Very Difficult compositions are demanding for advanced university level and professional soloists. The RCMT equivalent is at least ARCT level.

Since many pieces are more challenging in some aspects than others, I also included a chart for each piece showing the difficulty of certain elements. The global rating was based on the average of the levels of difficulty on the chart, but I took into consideration how often and in what context the most difficult material was used. The objective parameters I used to assess technical difficulty are shown in condensed form in the chart on the next page. These were derived from comparisons with the RCMT syllabus and with the Guidelines for Assessment of Difficulty developed by Eleanor Stubley for A Guide to Solo French Horn Music by Canadian Composers published under the auspices of the John Adaskin Project. I found that the assessment of difficulty for each aspect was more realistic in a few cases if I did not apply the criteria strictly. For example, if a piece exceeded a parameter rarely, slightly and in a context that allowed ample preparation time, I would class it at the less difficult level. Finally, it must be said that no matter how much rigour is applied to defining terms and categories, each piece is a unique combination of challenges and each player has a unique set of abilities so that any judgment must have a subjective component. The title Guidelist is well chosen.

Range indications are as follows: b means the B a semitone below middle C, c' indicates middle C, d' means the D a tone above middle C, c'' refers to the C one octave above middle C, c''' is two octaves above middle C and so on.

Where there was no key signature or sense of key as such, I considered instead the use of accidentals in terms of frequency and familiarity (F# versus B# or Fx).

Where time signatures were not included, I used the term Implied Meter and considered the placement of bar lines (if any) and whether there was a consistent underlying pulse.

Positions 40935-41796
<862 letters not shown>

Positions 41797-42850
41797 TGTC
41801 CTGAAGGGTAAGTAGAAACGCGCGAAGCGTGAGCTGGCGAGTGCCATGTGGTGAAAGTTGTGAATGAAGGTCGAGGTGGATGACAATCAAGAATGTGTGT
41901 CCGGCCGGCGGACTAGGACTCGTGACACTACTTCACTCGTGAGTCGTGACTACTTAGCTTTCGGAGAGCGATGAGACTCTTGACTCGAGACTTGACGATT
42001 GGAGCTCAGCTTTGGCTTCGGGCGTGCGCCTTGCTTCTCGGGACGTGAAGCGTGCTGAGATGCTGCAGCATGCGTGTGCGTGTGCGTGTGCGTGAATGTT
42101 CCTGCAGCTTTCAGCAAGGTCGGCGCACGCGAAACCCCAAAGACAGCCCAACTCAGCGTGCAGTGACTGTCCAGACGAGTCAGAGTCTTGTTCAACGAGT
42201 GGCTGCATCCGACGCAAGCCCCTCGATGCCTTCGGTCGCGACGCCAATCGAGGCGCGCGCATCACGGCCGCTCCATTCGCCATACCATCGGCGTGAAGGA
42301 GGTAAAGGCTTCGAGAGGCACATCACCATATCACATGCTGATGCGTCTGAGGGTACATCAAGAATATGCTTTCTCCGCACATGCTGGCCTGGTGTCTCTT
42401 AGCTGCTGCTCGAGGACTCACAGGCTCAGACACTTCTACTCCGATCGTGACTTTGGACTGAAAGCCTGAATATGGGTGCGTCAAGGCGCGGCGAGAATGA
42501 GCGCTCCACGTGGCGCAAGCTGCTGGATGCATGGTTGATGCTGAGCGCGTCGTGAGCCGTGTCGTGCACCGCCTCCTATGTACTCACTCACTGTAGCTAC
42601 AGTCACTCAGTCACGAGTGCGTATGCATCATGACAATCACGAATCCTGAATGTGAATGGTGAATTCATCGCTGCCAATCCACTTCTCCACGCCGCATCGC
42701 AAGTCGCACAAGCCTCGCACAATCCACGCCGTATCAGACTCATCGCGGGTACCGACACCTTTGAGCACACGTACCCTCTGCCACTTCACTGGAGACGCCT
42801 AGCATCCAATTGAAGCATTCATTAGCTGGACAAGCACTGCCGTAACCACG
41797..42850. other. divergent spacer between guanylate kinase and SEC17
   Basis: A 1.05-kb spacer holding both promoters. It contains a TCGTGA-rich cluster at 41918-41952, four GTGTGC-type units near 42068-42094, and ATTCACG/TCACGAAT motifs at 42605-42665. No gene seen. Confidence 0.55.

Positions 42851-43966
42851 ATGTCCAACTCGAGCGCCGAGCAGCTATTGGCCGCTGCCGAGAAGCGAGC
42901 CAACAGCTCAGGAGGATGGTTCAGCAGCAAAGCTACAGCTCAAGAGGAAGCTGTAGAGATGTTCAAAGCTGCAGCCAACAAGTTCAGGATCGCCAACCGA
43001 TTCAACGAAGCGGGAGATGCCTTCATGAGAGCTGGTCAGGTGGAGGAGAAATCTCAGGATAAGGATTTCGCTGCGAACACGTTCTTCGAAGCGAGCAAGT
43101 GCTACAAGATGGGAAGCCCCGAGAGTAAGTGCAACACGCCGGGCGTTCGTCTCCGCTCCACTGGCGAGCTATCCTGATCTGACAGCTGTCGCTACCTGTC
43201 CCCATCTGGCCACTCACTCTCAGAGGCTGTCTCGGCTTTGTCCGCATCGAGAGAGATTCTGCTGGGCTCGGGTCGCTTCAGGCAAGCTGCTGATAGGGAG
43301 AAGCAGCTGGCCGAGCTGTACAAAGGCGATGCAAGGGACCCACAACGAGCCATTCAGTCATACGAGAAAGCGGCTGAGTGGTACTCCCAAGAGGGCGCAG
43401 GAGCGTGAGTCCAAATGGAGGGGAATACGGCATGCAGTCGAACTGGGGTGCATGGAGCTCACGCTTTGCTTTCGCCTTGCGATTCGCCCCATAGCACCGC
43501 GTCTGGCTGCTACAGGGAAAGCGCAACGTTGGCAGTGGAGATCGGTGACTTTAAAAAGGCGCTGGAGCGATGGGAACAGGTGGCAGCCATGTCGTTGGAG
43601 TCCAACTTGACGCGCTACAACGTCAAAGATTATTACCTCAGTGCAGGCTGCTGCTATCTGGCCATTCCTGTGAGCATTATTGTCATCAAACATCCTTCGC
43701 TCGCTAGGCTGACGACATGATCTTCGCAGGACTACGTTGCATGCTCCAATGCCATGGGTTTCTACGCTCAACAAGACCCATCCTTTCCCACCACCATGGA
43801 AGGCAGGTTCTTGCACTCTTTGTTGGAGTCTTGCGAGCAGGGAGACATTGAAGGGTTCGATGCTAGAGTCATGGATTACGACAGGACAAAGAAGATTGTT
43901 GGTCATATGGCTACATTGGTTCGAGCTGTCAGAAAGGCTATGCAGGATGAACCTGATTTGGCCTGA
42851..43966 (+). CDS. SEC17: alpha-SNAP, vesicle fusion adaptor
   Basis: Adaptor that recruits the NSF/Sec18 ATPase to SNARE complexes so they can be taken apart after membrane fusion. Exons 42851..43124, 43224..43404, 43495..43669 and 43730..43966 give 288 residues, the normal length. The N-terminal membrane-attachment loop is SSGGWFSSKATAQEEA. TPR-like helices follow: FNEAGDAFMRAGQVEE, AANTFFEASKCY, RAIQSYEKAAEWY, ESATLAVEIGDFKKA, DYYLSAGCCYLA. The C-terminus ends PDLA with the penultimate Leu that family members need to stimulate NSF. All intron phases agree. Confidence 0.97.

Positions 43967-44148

ACNMP Alliance for Canadian New Music Projects (c/o Chalmers House, see p.iii)


CMC Canadian Music Centre (see p.iii)

CS Contemporary Showcase

A non-competitive music festival for contemporary music initiated by the ACNMP.

Held annually in Toronto, London, Windsor, Montreal and Edmonton.

Syllabus available.

RCMT Royal Conservatory of Music (Toronto)


Scores of most of the pieces in this Guidelist are available for loan or purchase through the Canadian Music Centre and can be obtained from the regional offices listed on page iii. The Canadian Music Centre also has biographical information on associate composers, program notes for some pieces, reference works and an extensive listening archive of recordings of Canadian music. Published works may be ordered directly from the publisher (see Index of Publishers).


First, my thanks go to John Adaskin, the Canadian Music Centre and the Canadian Music Educators’ Association whose vision and continuing support has brought Canadian music to the attention of music educators and made this project possible. Secondly, I must thank Dr. Patricia Shand for "inventing the wheel" with regard to the John Adaskin Project Guidelists, for offering her knowledge and experience so freely during the writing of this volume and for her patient support. Colin Miles, the Regional Director of the B.C. office of the Canadian Music Centre, suggested the idea to me in the first place and shared his enthusiasm and good humour throughout. Kathleen Bowles, Lara MacMillan and Dianne Kennedy from the CMC staff were unstinting in their willingness to help me track down scores and information as were Teresa Magdanz and Paola Secco from the Alliance for Canadian New Music Projects. Douglas College generously granted Educational Leave and the Banff Centre for the Arts granted short-term residency for the research and writing of this book and the recording of pieces selected from the Guidelist. Mary Gardiner offered constructive criticism and many other colleagues shared their insights. My teachers, especially Greeta French, Robert Aitken and Severino Gazzeloni nurtured my interest in music of my own time. I must also thank the composers who wrote the pieces that inspired me to want to take on this task. Thanks finally to my husband, Barry Cogswell and my children Sebastian and Nova for helping me keep things in perspective and pretending not to feel abandoned while I was working.

Kathryn Cernauskas